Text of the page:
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Rural Water Security

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The MDT Fellowship on Rural Water Security is focused on understanding water security challenges in Scotland and the potential for community action and social innovation. 

The fellowship is developed by Dr Diana Valero in close collaboration with Dr. Rowan Ellis.

Scotland’s water security is affected by the changing climate and the adopted mitigation and adaptation strategies, requiring the transformation of the provision of water. In many rural communities, this responsibility relies not only on Scottish Water and the broader water sector but critically on the owners and users of private water supplies, whose access to water might be challenged in specific ways. Within this context, this fellowship aims to enhance the understanding of water security-related challenges and opportunities in rural Scotland with particular attention to the social dimensions of WS and ultimately to inform future policies and community and sectoral initiatives. This aim is underpinned by two main lines of research: (1) understanding the challenges and opportunities for WS action in Scotland, and (2) understanding the configuration of social practices around WS in rural areas and the opportunities for transformation (e.g.  social innovation).

The research programme is organised in mini-projects that combine conventional and co-produced research oriented to advance theory and support transformative action:

Understanding water security and insecurity in Scotland:

  • Analysis of policy narratives of water security in Scotland. This study explores the public narratives articulated by the main players in the governance of water in Scotland regarding the access to appropriate water in terms of quantity, quality, reliability, and affordability, using a framework based on the storytelling components of public and policy narratives. The aim is to identify what are the water-security-related issues that are being considered and rebuild the storytelling around them in order to understand how the action taken is framed and communicated. First results were presented in May 2022 at the workshop “Living Sustainably with Water: and interdisciplinary Challenge. Water and value workshop” organised by the University of Glasgow. Further analysis was presented and  discussed in July 2023 at the European Society for Rural Sociology Congress 2023 in Rennes, France (WG 25): “How to go from “our water is wonderful” to addressing water security issues in rural supplies? Insights from emerging narratives in Scotland
  • In-depth case study looking into the impacts of Storm Arwen in Aberdeenshire. This study seeks to better understand the impacts of Storm Arwen in the provision and access to water and the lived experiences of water insecurity following the impacts of the storm Arwen (end of November 2021) that left many households in rural Aberdeenshire without running water (linked in most cases to power outages). The research builds on the views and first-hand experiences of key stakeholders and rural dwellers whose water supplies were affected by the Storm. These views are collected through qualitative interviews and trawling of social media posts. Preliminary insights from the study of the digital footprint were published at the Hutton blog: "The digital footprint of #StormArwen and the disruption of water supplies".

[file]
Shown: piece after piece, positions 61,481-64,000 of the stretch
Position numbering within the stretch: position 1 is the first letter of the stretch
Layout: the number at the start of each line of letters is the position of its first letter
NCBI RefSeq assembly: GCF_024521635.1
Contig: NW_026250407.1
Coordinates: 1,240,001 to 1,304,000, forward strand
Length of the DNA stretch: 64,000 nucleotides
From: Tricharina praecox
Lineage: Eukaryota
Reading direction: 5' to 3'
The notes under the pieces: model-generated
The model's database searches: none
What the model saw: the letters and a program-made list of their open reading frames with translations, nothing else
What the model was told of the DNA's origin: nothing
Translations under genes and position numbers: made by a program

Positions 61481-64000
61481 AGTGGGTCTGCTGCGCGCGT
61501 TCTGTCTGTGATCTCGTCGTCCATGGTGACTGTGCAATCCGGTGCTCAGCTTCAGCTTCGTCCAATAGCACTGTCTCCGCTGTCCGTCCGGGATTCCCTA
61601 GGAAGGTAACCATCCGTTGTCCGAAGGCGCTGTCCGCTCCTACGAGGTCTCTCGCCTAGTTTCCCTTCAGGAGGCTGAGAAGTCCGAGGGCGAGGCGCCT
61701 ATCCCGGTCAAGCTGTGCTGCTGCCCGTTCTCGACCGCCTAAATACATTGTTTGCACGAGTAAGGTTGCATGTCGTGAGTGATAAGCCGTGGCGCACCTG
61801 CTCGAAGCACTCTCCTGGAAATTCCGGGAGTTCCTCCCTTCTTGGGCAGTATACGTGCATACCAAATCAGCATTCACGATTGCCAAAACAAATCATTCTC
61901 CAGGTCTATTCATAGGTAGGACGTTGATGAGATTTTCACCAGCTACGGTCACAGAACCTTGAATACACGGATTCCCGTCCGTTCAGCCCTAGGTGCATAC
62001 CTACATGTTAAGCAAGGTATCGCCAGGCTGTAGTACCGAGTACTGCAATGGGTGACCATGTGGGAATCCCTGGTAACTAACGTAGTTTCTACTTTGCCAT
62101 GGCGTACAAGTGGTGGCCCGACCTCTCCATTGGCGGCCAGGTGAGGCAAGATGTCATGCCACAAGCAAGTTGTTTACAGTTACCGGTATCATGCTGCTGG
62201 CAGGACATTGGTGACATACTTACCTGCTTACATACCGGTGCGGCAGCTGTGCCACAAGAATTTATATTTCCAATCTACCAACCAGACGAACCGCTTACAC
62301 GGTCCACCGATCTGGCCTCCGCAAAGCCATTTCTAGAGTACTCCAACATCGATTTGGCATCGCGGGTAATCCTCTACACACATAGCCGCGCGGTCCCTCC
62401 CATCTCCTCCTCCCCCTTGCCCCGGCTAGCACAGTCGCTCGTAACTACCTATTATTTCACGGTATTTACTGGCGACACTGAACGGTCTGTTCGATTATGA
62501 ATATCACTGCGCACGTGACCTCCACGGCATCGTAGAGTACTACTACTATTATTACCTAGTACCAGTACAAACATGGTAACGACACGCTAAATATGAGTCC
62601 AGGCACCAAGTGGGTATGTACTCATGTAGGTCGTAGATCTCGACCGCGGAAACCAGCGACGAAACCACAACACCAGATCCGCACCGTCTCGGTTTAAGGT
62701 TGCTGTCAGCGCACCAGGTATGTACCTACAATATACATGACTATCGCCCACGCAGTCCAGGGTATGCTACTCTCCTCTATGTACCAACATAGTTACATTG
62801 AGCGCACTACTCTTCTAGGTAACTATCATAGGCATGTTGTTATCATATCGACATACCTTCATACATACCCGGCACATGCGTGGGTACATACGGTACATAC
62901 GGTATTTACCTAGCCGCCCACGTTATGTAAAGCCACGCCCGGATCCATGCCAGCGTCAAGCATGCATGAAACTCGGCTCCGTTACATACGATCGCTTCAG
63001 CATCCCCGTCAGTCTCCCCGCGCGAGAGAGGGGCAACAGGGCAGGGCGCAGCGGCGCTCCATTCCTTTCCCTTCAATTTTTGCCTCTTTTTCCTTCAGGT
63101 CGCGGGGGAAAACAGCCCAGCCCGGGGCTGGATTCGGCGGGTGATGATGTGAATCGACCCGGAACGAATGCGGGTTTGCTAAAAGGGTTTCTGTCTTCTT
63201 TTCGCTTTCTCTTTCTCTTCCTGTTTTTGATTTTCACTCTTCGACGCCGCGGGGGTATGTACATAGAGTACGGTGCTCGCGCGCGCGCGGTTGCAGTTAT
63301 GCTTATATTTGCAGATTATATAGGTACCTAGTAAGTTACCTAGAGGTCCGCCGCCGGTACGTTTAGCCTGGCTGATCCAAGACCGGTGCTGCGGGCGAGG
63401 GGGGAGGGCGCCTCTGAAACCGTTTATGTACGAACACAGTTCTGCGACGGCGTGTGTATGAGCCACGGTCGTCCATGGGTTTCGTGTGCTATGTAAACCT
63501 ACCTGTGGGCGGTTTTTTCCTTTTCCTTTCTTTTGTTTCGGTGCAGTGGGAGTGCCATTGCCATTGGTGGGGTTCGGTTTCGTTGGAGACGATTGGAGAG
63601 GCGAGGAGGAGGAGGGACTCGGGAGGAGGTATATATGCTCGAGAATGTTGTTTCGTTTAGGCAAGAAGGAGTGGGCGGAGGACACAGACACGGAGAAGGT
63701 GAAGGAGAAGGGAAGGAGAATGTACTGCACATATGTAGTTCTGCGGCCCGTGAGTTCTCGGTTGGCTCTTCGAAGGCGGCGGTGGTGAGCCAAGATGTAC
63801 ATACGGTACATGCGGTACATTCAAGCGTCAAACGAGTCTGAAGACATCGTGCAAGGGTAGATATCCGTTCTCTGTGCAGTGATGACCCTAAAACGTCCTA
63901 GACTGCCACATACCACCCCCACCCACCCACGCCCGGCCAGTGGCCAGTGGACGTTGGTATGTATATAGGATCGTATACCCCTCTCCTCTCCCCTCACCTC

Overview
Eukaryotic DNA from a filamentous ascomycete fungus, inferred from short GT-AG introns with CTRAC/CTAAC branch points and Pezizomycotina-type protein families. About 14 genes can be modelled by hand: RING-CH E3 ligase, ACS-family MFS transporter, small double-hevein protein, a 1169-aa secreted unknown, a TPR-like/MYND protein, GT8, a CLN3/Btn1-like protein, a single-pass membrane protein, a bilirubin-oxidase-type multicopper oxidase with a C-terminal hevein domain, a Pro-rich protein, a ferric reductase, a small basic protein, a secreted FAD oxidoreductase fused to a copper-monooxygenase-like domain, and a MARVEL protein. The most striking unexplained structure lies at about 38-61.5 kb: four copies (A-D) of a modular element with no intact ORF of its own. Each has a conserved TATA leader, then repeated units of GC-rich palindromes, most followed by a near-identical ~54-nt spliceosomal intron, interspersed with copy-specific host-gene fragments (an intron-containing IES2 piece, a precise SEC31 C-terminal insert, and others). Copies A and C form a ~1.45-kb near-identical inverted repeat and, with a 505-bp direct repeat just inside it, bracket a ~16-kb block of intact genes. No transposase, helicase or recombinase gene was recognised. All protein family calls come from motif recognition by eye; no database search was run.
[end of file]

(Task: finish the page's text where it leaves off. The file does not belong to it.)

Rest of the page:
• In Along with work in the project RESAS JHI-D2-1 on the resilience of Private Water Supplies, we are developing the notion “water insecurity in unexpected places” for exploring water-related challenges. Building on the Scottish experience, it proposes a framework to explore water insecurity in places that are water abundant and/or in wet/temperate climates, where there is no mainstream narrative of water supply challenges, there are mature systems of natural resource governance, and water is mostly supplied through centralised provision. A preliminary version was presented at the Regional Studies Association Annual Conference 2023 in Ljubljana: “Rural water (in)security at the peripheries of water provision”.

Social innovation and engagement of communities in water services:

  • Identifying water-related social innovation examples in rural areas. Presentation delivered at the European Society of Rural Sociology Satellite Event “Transitioning Rural Futures” (Birnam, June 2022).
  • Exploring the scope for social innovation and game-changers in community engagement around wastewater. Collaborative project WASTEWATERSHIP- Increasing wastewater stewardship in collaboration with Glasgow Caledonian University and funded by the Hydro Nation Chari R&I Programme. In this project we have developed a multidimensional framework for enhanced engagement in wastewater processes, that could be used by Scottish Water and other wastewater stakeholders. To develop the framework this research explored stakeholders’ views on ideal future scenarios for wastewater engagement. The framework includes exploration of both methodological approaches (communication and engagement methods) and ethical concerns, focused specifically on practice values and minimising conflicts. Particular attention has been paid to citizen science and co-production of solutions.

A poster illustrating the breadth and depth of the research in the Fellowship was displayed at the 44th TB Macaulay Lecture (October 2023, Edinburgh). The poster is also available at this link.  

 

 

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The James Hutton Research Institute is the result of the merger in April 2011 of MLURI and SCRI. This merger formed a new powerhouse for research into food, land use, and climate change.